Saving HUD Multifamily Homes

Throughout the history of HUD, there have been programs that either lack the funding or the adequate affordability protections to ensure that they remain affordable.  NHLP has played a key role through advocacy, litigation and technical assistance in preserving HUD properties.

Prepayment of HUD-Subsidized Mortgages

What is the risk?
In the 1960s, HUD began providing federally guaranteed loans to private owners through a mortgage and regulatory agreement with terms and conditions for specified lengths of time (i.e. 40 years). A mortgage prepayment occurs when an owner repays the federally guaranteed loan in full before the mortgage’s originally scheduled end date. A mortgage prepayment can create significant challenges for tenants because the prepayment terminates the rent and occupancy restrictions contained in the regulatory agreement. This means that the property will lose its affordability restrictions and the owner can increase tenants’ rent to the market rate which in most cases low-income families cannot afford. Although federal law restricted prepayments of federally subsidized properties from 1988 through 1995, Congress first authorized unrestricted prepayment of many such mortgages in 1996, with a more permanent statute enacted in 1998.

What can be done about it?
For most HUD-subsidized properties, owners must provide at least 150 but not more than 270 days’ advance written notice to tenants, HUD, and the local government. Some other mortgages cannot be prepaid without HUD approval, and HUD and owners must follow the standards and procedures required by Section 250 of the National Housing Act, 12 U.S.C. Sec. 1715z-15. State laws may require additional notice to tenants and others.

To protect residents, Congress also provided “enhanced vouchers” through annual appropriations and general authority enacted in 1999. Enhanced vouchers have two key features that supplement the regular housing choice voucher program. First, enhanced vouchers may exceed the public housing authority’s ordinary payment standard (used for regular Housing Choice Vouchers), allowing payment of any rent which is determined “reasonable” by the housing authority, as determined in comparison with market comparables. So long as the rent remains “reasonable,” in most cases, the tenant’s portion of the rent should not increase. Second, an enhanced voucher provides the tenant with a right to remain in the unit after conversion to market rents, thus creating an obligation for the owner to accept the enhanced voucher. If the tenant elects to move, the voucher loses its enhancements and becomes a regular Housing Choice Voucher.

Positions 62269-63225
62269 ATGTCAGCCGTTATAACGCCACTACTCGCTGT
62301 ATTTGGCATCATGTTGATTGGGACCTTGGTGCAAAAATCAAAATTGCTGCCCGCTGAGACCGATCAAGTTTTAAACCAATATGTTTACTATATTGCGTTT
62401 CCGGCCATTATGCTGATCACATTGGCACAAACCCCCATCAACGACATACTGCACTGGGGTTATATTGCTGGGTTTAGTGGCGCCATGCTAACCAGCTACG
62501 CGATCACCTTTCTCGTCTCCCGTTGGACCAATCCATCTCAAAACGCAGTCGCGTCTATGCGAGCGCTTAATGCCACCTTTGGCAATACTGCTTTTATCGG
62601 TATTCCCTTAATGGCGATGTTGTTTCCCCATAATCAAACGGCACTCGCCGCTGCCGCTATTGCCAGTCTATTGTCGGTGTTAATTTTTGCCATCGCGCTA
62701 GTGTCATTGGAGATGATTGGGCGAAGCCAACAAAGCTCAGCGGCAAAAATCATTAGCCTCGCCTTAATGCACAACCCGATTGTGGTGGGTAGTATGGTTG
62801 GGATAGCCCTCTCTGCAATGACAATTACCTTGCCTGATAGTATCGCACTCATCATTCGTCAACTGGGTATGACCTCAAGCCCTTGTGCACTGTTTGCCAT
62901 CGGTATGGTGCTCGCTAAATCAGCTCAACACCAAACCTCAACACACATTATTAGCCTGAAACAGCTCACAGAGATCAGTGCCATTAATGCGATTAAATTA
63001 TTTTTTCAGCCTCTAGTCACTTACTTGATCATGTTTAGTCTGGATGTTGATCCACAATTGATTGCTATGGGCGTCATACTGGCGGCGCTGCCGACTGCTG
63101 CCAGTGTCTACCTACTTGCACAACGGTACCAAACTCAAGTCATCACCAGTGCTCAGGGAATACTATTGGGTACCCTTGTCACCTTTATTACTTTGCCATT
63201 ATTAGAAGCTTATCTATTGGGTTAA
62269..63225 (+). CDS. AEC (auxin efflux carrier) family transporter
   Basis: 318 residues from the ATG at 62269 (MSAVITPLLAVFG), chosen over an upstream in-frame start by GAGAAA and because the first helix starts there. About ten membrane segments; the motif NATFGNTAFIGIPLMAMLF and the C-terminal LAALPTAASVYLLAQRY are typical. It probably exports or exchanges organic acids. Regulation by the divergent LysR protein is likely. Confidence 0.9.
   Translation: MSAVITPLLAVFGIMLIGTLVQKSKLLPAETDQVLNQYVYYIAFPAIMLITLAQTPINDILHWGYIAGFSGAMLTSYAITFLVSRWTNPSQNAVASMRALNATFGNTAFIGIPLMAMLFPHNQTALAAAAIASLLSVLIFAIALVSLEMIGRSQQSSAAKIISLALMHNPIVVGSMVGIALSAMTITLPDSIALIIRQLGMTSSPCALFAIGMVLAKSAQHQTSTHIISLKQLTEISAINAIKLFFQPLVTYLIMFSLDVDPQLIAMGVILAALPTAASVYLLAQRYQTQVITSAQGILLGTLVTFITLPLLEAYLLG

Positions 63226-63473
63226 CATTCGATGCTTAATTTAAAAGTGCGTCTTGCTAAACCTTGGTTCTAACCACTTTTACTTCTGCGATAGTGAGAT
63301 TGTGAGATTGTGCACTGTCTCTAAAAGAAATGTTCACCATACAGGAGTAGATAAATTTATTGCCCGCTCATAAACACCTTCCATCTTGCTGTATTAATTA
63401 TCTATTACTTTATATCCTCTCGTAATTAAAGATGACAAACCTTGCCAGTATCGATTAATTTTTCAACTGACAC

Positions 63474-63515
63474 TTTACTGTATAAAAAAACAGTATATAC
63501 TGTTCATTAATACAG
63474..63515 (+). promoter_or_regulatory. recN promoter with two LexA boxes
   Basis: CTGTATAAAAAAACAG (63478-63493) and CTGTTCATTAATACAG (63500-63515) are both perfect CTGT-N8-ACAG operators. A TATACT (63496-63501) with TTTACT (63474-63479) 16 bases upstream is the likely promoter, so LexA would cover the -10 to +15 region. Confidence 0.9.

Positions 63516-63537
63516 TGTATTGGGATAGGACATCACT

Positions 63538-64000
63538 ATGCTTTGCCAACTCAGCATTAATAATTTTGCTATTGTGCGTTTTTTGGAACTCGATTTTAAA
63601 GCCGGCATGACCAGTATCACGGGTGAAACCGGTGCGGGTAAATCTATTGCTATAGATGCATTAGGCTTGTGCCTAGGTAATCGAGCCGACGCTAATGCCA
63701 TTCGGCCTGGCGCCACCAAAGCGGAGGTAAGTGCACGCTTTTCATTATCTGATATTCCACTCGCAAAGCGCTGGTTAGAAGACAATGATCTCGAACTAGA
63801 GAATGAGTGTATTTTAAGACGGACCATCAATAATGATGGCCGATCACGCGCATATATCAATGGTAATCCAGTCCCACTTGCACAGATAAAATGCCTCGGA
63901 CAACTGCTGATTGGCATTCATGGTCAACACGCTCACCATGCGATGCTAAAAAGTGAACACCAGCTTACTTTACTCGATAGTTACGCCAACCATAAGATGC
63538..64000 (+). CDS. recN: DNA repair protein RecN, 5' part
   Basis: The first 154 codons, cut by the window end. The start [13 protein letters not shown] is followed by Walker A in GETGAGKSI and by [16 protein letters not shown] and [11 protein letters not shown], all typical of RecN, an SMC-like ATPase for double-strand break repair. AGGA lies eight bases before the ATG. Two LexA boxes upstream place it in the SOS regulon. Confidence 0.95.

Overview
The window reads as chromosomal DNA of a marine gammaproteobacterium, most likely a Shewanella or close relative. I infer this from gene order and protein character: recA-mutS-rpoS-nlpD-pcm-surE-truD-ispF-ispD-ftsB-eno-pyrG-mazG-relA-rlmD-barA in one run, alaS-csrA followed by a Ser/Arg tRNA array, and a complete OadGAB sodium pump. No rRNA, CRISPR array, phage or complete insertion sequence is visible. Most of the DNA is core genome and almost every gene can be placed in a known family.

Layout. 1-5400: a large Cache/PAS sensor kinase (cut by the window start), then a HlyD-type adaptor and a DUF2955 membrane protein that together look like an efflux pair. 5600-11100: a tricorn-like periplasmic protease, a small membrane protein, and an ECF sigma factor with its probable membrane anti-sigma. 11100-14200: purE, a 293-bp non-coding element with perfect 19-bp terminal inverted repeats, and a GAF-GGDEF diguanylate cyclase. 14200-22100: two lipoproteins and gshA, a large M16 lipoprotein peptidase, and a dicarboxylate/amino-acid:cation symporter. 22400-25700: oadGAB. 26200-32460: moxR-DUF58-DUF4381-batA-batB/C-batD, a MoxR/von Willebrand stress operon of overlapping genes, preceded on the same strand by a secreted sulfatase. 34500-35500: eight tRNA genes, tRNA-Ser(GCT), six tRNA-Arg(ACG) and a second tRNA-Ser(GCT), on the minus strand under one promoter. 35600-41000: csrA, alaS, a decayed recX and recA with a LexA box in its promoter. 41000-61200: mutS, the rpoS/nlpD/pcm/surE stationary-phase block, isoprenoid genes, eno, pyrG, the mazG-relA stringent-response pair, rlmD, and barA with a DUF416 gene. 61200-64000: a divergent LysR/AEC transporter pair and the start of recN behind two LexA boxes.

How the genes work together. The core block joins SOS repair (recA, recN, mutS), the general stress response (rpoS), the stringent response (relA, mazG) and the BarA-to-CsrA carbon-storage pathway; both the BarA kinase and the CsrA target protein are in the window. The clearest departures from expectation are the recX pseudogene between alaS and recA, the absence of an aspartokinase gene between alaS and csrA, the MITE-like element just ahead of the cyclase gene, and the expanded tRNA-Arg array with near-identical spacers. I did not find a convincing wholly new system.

Since federal laws don’t guarantee preservation of federally supported affordable housing facing conversion, states and localities have enacted further protections for these properties through supplemental laws and policies, such as additional notice requirements and purchase opportunities . Occasionally, properties facing prepayment may have other restrictions constraining their use. These restrictions typically come from additional federal, state, or local subsidies provided to a property, or from local zoning or land use requirements. Additional state and local incentives can include property tax relief, or preferential access to state or locally controlled financing.For more information, see NHLP’s Challenging Conversions of Federally Assisted Housing and Chapter 12 of NHLP’s Greenbook.